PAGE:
The goal is to use the material without any additional permanent hardware placed in a patient’s body. Current procedures often require a metal or non-resorbable plastic implant because traditional bone grafts are not strong enough without the added support.
“This improves outcomes for the patient because internal hardware can pose a challenge with respect to being a potential site for infection, and can complicate MRI and CT imaging tests. In addition, from the surgeon’s perspective, not having to worry about a large piece of metal or hard plastic in the area may make future procedures easier,” Baker says.
The biodegradable polymer, reinforced with Montmorillonite clay nanoparticles for strength, dissolves in the body within 18 months. As the material dissolves, new bone formation takes its place. The material is created by injecting the polymer-clay mixture with carbon dioxide, resulting in an implant that looks like foam, but is rigid like bone. Researchers designed the bone material to be porous, just like actual human bone.
The material is still in the research phase and likely won’t be available to patients for several years.
A Wayne State University researcher understands that the three most important things about real estate also apply to small ground robotic vehicles: location, location, location.
In a paper recently published in the journal IEEE Transactions on Parallel and Distributed Systems, Weisong Shi, Ph.D., associate professor of computer science in the College of Engineering, describes his development of a technique called LOBOT that provides accurate, real-time, 3-D positions in both indoor and outdoor environments. The project was supported in part by the Wayne State Career Development Chair award, which gives Shi an opportunity to explore other areas after receiving tenure at WSU.
Scientists believe small ground robotic vehicles have great potential for use in situations that are either uncomfortable or too tedious for humans. For example, a robot may become part of industrial operations, assist senior citizens or serve as a tour guide for an exhibition center. Keeping a robot as small as possible enables it to move through narrow passageways, such as tunnels.
To complete such missions, a robotic vehicle often must obtain accurate localization in real time. But because frequent calibration or management of external facilities is difficult or impossible, a completely integrated self-positioning system is ideal. In addition, that system should work indoors or outdoors without human calibration or management and cost as little as possible.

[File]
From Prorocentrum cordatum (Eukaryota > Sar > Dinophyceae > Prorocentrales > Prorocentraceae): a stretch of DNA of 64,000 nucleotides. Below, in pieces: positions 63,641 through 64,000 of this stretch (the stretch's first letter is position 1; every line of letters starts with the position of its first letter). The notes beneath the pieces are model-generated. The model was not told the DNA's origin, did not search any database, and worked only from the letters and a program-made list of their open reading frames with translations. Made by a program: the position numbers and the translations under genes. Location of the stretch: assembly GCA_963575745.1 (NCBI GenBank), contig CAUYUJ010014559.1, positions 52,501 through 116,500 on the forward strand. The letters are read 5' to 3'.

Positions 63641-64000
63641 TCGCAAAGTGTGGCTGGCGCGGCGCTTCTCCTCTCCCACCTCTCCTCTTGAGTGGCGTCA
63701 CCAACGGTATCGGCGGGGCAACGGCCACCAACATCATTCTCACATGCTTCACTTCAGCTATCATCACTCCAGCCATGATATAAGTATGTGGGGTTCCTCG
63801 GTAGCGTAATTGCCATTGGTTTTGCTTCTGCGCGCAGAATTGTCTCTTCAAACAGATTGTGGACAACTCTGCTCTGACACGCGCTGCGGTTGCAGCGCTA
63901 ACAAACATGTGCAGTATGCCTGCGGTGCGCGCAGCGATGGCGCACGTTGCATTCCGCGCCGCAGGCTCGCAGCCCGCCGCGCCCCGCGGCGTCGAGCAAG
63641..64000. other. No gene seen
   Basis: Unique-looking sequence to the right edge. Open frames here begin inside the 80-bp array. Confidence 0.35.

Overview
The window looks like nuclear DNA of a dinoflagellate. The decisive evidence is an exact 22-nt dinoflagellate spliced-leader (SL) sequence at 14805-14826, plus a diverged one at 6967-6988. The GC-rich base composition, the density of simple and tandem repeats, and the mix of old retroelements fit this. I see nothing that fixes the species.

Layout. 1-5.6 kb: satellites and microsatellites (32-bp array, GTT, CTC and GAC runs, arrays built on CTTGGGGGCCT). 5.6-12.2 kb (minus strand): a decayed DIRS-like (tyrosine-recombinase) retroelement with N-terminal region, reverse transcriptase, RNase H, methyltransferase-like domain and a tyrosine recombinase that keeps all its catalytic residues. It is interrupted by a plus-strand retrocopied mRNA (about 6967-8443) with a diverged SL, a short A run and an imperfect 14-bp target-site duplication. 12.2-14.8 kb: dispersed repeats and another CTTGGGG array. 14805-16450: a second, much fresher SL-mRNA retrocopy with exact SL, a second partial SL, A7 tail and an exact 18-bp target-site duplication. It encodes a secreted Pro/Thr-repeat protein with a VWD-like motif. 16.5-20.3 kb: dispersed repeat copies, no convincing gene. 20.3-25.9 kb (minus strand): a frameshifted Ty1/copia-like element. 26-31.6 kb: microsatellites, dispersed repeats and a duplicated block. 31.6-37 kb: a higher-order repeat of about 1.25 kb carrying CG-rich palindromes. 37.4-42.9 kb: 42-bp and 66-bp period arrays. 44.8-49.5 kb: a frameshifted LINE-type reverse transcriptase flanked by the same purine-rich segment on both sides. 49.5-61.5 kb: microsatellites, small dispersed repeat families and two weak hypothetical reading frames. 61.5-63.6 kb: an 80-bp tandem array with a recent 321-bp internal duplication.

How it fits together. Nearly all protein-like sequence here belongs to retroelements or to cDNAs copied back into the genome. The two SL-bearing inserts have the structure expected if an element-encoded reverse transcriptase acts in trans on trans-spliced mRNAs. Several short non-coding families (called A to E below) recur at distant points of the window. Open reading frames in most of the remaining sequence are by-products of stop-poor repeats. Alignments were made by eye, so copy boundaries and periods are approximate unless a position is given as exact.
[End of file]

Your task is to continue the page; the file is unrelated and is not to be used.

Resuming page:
In the paper titled “LOBOT: Low-Cost, Self-Contained Localization of Small-Sized Ground Robotic Vehicles,” Shi and lead author Guoxing Zhan, one of his former graduate students, describe their technique, which combines a GPS receiver, local relative positioning based on a 3-D accelerometer, a magnetic field sensor and several motor rotation sensors.
The researchers noted that IEEE Transactions, the leading journal in the field, prominently featured their paper in its April 2013 issue. They are proud that their work was in progress before President Barack Obama’s June 2011 announcement of the National Robotics Initiative, which seeks to accelerate the development and use of robots in the United States that work beside, or cooperatively with, people.
Shi’s technique combines elements of common localization schemes for ground robotic vehicles, noting that each of those schemes has limitations. One scheme, using GPS alone, requires a lot of power. Another, radio-based positioning, requires proper calibration, a friendly environment and a set of external devices to generate or receive radio signals.
A third scheme, the use of vision techniques, relies heavily on recognition of objects or shapes and often has restricted spatial and visual requirements. Additionally, those objects and shapes must be captured and loaded into a computer which, like GPS, requires a lot of power.
A fourth scheme, inertial sensors, is part of the LOBOT design. Inertial sensors often are used to detect movement, but unlike radio- or vision-based techniques, operate independently of external environmental features and need no external reference. However, previous methods of maintaining their accuracy have resulted in high cost and calibration difficulty.
LOBOT uses a hybrid approach that localizes robotic vehicles with infrequent GPS use, a 3-D version of the accelerometer used in other inertial sensor systems and several motor rotation sensors — all installed on the robotic vehicle. All of the components are commercially available, with some costing as little as $20.
Researchers have generated functional hepatocytes from human stem cells, transplanted them into mice with acute liver injury, and shown the ability of these stem-cell derived human liver cells to function normally and increase survival of the treated animals.